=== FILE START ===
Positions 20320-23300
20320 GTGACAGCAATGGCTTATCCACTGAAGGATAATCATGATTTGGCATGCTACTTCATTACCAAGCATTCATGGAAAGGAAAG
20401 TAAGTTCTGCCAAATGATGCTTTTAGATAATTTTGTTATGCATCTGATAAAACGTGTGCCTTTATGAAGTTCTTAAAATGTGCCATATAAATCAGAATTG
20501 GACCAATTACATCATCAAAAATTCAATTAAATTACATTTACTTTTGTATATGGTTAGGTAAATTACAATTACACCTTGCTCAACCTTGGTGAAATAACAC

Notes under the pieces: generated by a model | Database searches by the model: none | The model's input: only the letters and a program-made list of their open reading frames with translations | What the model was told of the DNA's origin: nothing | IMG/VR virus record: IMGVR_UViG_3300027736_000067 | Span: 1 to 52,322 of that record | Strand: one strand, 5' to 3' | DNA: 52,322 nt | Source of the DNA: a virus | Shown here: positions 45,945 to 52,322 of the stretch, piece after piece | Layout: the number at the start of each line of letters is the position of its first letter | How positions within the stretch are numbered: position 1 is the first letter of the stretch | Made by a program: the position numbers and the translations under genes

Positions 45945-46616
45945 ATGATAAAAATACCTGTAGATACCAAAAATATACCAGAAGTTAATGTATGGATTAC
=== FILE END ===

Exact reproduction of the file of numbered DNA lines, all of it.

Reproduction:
Positions 20320-23300
20320 GTGACAGCAATGGCTTATCCACTGAAGGATAATCATGATTTGGCATGCTACTTCATTACCAAGCATTCATGGAAAGGAAAG
20401 TAAGTTCTGCCAAATGATGCTTTTAGATAATTTTGTTATGCATCTGATAAAACGTGTGCCTTTATGAAGTTCTTAAAATGTGCCATATAAATCAGAATTG
20501 GACCAATTACATCATCAAAAATTCAATTAAATTACATTTACTTTTGTATATGGTTAGGTAAATTACAATTACACCTTGCTCAACCTTGGTGAAATAACAC

Notes under the pieces: generated by a model | Database searches by the model: none | The model's input: only the letters and a program-made list of their open reading frames with translations | What the model was told of the DNA's origin: nothing | IMG/VR virus record: IMGVR_UViG_3300027736_000067 | Span: 1 to 52,322 of that record | Strand: one strand, 5' to 3' | DNA: 52,322 nt | Source of the DNA: a virus | Shown here: positions 45,945 to 52,322 of the stretch, piece after piece | Layout: the number at the start of each line of letters is the position of its first letter | How positions within the stretch are numbered: position 1 is the first letter of the stretch | Made by a program: the position numbers and the translations under genes

Positions 45945-46616
45945 ATGATAAAAATACCTGTAGATACCAAAAATATACCAGAAGTTAATGTATGGATTAC